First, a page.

By Hans Ebert

While the casinos in Macau crash and burn with their share prices worth billions going up in flames, thoughts turn to Robert Ho, number one son of the late casino magnate and powerful horse owner Stanley Ho.

It’s a story pretty much shrouded in mystery- and a movie waiting to be made.

Some might remember Robert when he returned to Hong Kong after several years experiencing everything that made Swinging London really swing.

He wore a three-quarter length velvet jacket- even in summer- and was always with another young Portuguese named Carlos Leitao.

Carlos was the singer of sorts in a rough and tumble band in Hong Kong called the Ragamuffins. They were hardly good, but with his Afro and colourful bell bottoms and peace medallions, Carlos had a certain pulling power.

Both Robert and Carlos dressed like very rich dandies, something influenced by the young Ho having watched one of the first performances in London by a newcomer to Rock named Jimi Hendrix.

He and Carlos, who was said to be somehow related to Stanley Ho, were inseparable. This is until the singing Ragamuffin was arrested for sex with quite a number of underage expat girls who attended the Secondary school in Hong Kong called St George’s.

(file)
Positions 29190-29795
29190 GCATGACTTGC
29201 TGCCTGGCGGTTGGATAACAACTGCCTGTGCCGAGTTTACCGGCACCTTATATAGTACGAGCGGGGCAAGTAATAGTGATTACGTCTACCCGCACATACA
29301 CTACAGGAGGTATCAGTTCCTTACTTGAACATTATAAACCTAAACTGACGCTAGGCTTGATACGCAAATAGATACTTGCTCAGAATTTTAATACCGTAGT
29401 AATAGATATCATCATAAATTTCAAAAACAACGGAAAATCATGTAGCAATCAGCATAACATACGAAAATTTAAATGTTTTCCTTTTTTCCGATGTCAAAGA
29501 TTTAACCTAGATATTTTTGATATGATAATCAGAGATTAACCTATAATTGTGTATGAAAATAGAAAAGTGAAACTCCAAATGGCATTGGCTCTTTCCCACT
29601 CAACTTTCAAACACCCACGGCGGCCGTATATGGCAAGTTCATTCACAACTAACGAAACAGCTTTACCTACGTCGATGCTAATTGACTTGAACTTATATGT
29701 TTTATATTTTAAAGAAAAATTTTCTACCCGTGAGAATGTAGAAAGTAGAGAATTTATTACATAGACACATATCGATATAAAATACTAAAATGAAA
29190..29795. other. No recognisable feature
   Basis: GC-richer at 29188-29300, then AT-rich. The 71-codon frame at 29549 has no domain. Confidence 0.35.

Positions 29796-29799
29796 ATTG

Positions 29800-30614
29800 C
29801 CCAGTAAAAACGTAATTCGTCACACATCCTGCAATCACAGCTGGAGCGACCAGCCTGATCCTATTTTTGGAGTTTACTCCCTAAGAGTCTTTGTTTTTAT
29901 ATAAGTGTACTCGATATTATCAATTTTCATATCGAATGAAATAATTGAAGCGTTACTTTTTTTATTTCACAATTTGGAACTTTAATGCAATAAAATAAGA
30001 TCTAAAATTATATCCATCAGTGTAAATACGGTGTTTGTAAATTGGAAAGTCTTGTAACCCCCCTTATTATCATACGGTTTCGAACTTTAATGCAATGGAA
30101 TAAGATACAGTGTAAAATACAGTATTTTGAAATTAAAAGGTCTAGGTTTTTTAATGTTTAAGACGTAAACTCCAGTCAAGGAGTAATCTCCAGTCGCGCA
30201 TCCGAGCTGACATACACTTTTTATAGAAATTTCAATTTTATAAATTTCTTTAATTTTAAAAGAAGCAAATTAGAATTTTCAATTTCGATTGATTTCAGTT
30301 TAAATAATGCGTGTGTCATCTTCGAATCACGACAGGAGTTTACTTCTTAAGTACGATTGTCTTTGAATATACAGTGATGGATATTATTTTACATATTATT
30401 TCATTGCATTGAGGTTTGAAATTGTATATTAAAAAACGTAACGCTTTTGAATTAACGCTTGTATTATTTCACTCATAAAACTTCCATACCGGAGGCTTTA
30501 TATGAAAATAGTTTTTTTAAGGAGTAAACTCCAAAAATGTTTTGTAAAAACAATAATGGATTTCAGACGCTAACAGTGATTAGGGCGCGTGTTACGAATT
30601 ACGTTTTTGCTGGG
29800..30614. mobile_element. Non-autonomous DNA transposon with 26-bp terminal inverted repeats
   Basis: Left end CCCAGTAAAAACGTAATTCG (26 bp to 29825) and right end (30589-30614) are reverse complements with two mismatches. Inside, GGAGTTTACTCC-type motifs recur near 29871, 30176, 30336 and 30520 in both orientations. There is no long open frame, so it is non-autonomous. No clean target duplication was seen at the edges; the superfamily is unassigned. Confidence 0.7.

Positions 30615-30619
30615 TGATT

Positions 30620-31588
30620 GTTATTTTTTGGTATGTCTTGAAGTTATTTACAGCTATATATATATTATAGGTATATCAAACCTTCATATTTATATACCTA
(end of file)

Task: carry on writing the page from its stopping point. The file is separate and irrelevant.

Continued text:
After spending a few months in jail, Leitao was deported to Macau where, this time, he was caught having sex with an underage girl- an American tourist holidaying with her parents of the then-Portuguese enclave- in the back of a bus. He was perhaps showing her a different side to Macau.

Carlos just couldn’t help himself when in the company of girls and they, in turn, found him cute and a sexual magnet in a Marc Bolan kinda way.

After the Macau incident, Leitao was quickly despatched to Portugal where he was made to join the army. He’s said to have been shot dead a short time later in an ambush by a group of rebels. He couldn’t have been more than 23.

A couple of short years later, and after a mysterious disappearance act, Robert Ho returned to public life after going through a massive makeover.

He was now clean, all business and groomed to be heir apparent to the legendary Stanley Ho. His resemblance to his father wasn’t hard to miss.

He was by then married to Suki Poitier, the model, London It girl and famous muse of the tragic figure of the drug addled Rolling Stone Brian Jones and very much part of the band’s circus.

Jones was to die after a mysterious drowning in his pool shortly after being replaced in the Stones, the band he put together.

While holidaying in Europe and driving back to Paris from Portugal, the car that Robert Ho, 33, was in with his wife was involved in a crash. The young couple was killed instantly. They left behind two toddlers. That was in 1981.

What happened to the kids? No idea.

What’s intriguing is the almost complete lack of information and very few photos available of Robert and Suki Ho.

He’s almost become The Man Who Didn’t Exist.

Copyright ©️ Hans Ebert

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